While agriculture currently contributes about a quarter of global GHG emissions, it possesses a unique capability to reduce its own emissions and capture and sequester emissions released by other industries. This makes agriculture a powerful tool in the fight against climate change.
“We are the only industry that captures carbon for a living,” said Dr. Vaughn Holder, Alltech’s director of ruminant research. “We’re the only industry that exists at the scale that is required to pull gigatons of carbon out of the environment and put it back into the soil. That’s our moral responsibility.”
Reducing emissions is important, but it won’t solve climate change, he said. Carbon sequestration is the ultimate solution. The challenge ahead lies in confirming and scaling technologies that enhance sequestration.
Agricultural technologies and practices required to increase carbon capture could be “regionally down-scaled according to local culture, economics, technology readiness and agricultural management capacities,” the PLOS Climate study concluded. “This makes agriculture a unique economic sector and reiterates that it should be a key focus when discussing climate targets.”
Alltech has been studying the agriculture industry’s ability to sequester carbon through a research alliance based at the 10,000-acre Buck Island Ranch in Lake Placid, Florida. The researchers have learned that grazing ruminant animals on land actually benefits the environment and improves carbon cycling. The team is measuring the carbon emissions of beef production and evaluating the effects of pasture management, grazing strategies, mineral supplementation and other nutritional strategies.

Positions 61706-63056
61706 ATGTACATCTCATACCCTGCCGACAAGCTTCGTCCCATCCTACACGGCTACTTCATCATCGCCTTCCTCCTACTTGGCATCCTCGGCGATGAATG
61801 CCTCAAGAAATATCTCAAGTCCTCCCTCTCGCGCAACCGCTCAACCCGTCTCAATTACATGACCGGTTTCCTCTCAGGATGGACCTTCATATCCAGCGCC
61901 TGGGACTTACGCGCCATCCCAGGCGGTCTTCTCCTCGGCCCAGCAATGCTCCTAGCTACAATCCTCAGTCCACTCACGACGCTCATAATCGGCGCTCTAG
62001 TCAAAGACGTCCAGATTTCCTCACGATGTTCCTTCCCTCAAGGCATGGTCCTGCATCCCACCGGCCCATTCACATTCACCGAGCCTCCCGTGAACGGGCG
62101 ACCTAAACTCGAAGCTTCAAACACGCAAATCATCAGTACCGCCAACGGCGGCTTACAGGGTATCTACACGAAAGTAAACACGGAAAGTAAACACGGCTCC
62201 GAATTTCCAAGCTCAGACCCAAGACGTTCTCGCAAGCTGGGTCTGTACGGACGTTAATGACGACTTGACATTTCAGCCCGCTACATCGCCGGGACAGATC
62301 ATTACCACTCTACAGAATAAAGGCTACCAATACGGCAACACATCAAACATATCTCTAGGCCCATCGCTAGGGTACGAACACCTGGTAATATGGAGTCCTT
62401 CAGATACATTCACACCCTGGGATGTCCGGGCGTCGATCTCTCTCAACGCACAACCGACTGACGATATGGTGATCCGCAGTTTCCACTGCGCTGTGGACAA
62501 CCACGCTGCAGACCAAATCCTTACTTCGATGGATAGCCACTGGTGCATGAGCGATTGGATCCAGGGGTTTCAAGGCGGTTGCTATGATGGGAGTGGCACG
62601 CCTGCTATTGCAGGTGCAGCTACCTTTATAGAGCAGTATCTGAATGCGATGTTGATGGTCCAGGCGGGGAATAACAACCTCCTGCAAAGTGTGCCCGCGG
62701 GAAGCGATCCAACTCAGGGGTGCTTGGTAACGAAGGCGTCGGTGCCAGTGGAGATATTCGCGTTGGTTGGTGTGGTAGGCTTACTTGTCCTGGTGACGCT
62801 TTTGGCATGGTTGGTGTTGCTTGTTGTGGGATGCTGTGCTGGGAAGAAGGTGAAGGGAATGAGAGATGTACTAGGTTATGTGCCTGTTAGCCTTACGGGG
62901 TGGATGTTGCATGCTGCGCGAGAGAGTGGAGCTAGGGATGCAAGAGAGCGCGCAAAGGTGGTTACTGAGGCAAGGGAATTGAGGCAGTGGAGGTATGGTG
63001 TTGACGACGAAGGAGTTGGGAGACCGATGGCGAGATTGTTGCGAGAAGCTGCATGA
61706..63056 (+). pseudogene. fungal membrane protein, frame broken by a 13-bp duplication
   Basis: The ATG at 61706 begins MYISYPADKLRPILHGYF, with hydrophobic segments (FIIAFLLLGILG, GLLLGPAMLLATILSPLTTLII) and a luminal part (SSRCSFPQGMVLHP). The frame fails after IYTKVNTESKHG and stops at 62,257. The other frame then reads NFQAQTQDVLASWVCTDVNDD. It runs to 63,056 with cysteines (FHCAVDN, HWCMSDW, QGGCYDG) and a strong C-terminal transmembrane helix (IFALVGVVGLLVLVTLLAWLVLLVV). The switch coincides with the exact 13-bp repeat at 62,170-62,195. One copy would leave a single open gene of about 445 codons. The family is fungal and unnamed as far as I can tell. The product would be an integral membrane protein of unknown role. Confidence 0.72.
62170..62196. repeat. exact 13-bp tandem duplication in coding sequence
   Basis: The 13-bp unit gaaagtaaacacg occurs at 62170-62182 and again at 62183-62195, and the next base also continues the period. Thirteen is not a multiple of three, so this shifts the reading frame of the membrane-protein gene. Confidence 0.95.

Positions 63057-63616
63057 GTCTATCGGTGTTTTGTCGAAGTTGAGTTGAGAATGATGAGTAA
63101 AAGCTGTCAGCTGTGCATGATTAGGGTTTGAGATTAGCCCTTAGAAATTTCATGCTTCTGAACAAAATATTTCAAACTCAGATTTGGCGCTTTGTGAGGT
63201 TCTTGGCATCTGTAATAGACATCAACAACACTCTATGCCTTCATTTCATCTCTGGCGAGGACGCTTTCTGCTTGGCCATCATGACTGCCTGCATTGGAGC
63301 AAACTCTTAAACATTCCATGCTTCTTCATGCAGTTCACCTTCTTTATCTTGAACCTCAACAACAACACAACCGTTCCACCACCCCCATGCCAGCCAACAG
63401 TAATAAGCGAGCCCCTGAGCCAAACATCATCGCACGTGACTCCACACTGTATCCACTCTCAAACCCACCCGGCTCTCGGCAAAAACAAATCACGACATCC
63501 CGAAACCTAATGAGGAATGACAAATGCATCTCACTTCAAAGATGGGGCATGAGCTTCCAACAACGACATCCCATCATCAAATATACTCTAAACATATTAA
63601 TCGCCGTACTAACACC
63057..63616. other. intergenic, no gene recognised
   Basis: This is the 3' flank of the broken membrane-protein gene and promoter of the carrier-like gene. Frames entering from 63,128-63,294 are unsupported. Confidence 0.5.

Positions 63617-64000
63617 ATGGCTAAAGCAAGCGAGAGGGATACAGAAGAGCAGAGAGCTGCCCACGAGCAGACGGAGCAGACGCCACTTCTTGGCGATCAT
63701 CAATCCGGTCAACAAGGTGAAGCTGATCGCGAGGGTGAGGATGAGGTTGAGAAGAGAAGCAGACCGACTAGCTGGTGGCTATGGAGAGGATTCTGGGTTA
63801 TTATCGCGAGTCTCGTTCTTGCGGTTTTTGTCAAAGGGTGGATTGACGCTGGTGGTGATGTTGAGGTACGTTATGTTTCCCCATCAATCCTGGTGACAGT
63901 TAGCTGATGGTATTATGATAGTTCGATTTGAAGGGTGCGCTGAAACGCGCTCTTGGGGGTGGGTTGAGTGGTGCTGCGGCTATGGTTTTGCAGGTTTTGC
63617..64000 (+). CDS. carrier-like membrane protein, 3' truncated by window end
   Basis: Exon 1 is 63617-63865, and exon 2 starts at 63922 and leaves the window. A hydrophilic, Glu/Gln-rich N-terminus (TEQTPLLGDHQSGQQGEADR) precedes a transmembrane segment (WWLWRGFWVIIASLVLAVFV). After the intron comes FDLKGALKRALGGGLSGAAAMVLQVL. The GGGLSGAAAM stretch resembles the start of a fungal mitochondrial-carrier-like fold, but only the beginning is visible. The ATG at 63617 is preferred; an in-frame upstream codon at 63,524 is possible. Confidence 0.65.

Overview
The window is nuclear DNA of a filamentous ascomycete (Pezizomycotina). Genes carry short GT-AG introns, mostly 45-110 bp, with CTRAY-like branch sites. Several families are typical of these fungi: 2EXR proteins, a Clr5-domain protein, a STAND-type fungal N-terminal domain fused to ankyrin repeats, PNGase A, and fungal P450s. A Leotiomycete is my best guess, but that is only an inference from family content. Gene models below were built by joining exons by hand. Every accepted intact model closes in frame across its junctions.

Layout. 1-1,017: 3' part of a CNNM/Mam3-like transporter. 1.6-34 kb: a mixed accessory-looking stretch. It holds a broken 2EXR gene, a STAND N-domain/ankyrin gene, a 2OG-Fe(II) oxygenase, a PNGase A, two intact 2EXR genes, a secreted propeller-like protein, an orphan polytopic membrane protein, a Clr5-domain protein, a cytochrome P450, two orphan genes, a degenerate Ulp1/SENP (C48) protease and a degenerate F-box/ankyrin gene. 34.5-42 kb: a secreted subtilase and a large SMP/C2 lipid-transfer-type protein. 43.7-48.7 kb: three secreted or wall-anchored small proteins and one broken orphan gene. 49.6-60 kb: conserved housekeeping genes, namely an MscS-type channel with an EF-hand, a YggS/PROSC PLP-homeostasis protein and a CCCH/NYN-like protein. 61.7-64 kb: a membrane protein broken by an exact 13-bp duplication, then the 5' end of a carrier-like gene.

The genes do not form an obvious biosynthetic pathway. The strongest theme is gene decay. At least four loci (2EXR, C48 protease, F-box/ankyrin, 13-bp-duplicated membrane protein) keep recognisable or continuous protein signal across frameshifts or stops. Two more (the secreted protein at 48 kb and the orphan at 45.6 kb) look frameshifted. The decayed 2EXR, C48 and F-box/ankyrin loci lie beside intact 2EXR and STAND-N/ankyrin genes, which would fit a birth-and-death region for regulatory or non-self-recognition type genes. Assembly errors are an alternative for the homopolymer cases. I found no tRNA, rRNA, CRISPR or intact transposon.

The results have confirmed that carbon-neutral – and even net-positive – beef production is possible at Buck Island, and that same potential likely extends to environments around the world.
“What Buck Island shows us is that with animals on the land, we capture more carbon than without them,” said Dr. Lyons.
Scientists at Buck Island are also working with Alltech E-CO2 and various partners to create precision tools designed to measure methane yields and intensity. The next step is the inclusion of advanced sequestering measurements that will evaluate how grazing practices, pasture management, nutritional strategies and other techniques affect the carbon cycle and make it possible for beef operations to sequester carbon.
The soil’s ability to sequester carbon is a critical part of the story. Alltech Crop Science and Ideagro, a recent addition to Alltech’s family of companies, are studying how microbial populations can enrich soil chemistry and nutrient density, leading to increased carbon sequestration in the soil.
The potential to capture carbon in the soil presents a significant opportunity for the agri-food community to embrace our critical role in combatting climate change while simultaneously improving soil health, boosting crop yields and promoting biodiversity.
“One of the most powerful weapons against global climate change is our food system,” said Dr. Lyons. “If we produce our food in the right way, we can deliver on some of those big objectives of having the right nutrition, of creating new economic opportunities, and protecting and renewing our natural resources. It's very exciting.”